Two 12 ounce bags of baby spinach

soy mozzarella cheese slices (optional)

tapenade topping (recipe to follow)

Heat the oil in a large nonstick pan, and saute the polenta rounds until lightly browned on each side. Set aside.

Saute the sausage rounds until nicely browned on both sides. Add the stewed tomatoes and cook over medium heat for another 10 minutes.

Place the spinach in a microwave safe bowl, covered, and zap it for 2 1/2 minutes until just wilted.

Place a mound of spinach on each plate. Top with 3 or 4 polenta rounds, your choice. Lay the optional soy mozzarella cheese on top of the polenta, and then spoon the sausage/tomato mixture over it. Top with a generous 1 – 2 tablespoons of tapenade. Serves 4.


1/2 cup kalamata olives, pitted

1/4 cup sun-dried tomatoes in oil, drained and patted dry

1/4 cup cilantro leaves

2 tablespoons tomato paste

1 tablespoon balsamic vinegar

1 teaspoon thyme

1 cove garlic

ground pepper to taste

Place all the ingredients into a small bowl food processor and process for 5-10 seconds until blended. Store in fridge in covered container.

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Egg-drop soup


I love Chinese food, and here is a soothing version of egg-drop soup from Cook’s Illustrated. Tastes better than restaurants’ versions to me. Easy to make and no dairy, of course. Enjoy!

Egg-drop soup


2 quarts of chicken broth

a 1 inch piece of ginger, unpeeled, sliced thin

2 medium scallion, halved lengthwise


1 tablespoon soy sauce

2 tablespoons cornstarch

2 tablespoons water

2 medium scallions, chopped fine

2 tablespoons minced fresh cilantro leaves

4 large eggs, beaten

For the broth: Place all ingredients in a large saucepan and bring to a simmer over medium heat. Simmer gently for 15 minutes. Strain the broth and discard the solids. Return the broth to the pot.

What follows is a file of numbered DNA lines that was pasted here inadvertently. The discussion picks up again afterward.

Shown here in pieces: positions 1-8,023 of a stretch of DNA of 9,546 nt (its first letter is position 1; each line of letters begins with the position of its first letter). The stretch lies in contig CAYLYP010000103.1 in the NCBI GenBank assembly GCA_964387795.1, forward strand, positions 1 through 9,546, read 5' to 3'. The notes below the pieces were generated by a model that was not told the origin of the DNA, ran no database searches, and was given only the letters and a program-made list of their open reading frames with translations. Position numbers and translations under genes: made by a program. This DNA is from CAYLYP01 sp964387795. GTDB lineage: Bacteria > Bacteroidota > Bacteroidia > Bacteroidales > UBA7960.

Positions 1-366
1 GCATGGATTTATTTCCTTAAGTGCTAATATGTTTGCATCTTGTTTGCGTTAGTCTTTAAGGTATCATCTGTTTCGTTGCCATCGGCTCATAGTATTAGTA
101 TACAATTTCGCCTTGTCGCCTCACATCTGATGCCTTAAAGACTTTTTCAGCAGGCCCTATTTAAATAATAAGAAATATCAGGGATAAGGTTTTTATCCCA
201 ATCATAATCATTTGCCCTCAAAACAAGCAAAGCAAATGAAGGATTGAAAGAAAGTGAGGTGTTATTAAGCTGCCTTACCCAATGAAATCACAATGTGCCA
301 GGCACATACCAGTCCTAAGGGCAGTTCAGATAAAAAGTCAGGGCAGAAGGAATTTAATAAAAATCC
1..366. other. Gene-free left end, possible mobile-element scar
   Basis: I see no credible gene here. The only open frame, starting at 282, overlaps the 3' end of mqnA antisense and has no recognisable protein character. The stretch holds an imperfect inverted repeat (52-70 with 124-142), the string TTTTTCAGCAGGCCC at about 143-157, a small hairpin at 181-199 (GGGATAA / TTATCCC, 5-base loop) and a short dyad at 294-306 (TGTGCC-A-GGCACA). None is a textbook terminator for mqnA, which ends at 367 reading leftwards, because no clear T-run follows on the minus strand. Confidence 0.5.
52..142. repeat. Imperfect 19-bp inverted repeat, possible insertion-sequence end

For the soup: Bring the broth to a simmer and add the soy sauce. Combine the cornstarch and water in a small bowl, stir until smooth. Whisk cornstarch mixture into the broth until it thickens slightly, about 1 minute. Stir in the scallions and cilantro.

Whisk the broth so that it is moving in a circle. Whisk the eggs into the broth, pouring them in in a slow steady stream. Keep whisking for about a minute. Serve immediately.

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This week’s edition, #47, is up and running at Once Upon A Feast.

You’ll be drooling too when you se the delicious entries. Thanks for my inclusion, Ruth!

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Last week, my cherry-walnut biscotti were such a hit with the family that I was inspired to make them again, this time with a different fruit and a different nut. Everything else about the recipe stayed the same.


Instead of a cup of chopped walnuts, I substituted pistachios. And in place of dried cherries, I cut up 3/4 cup worth of dried apricots. Same excellent results.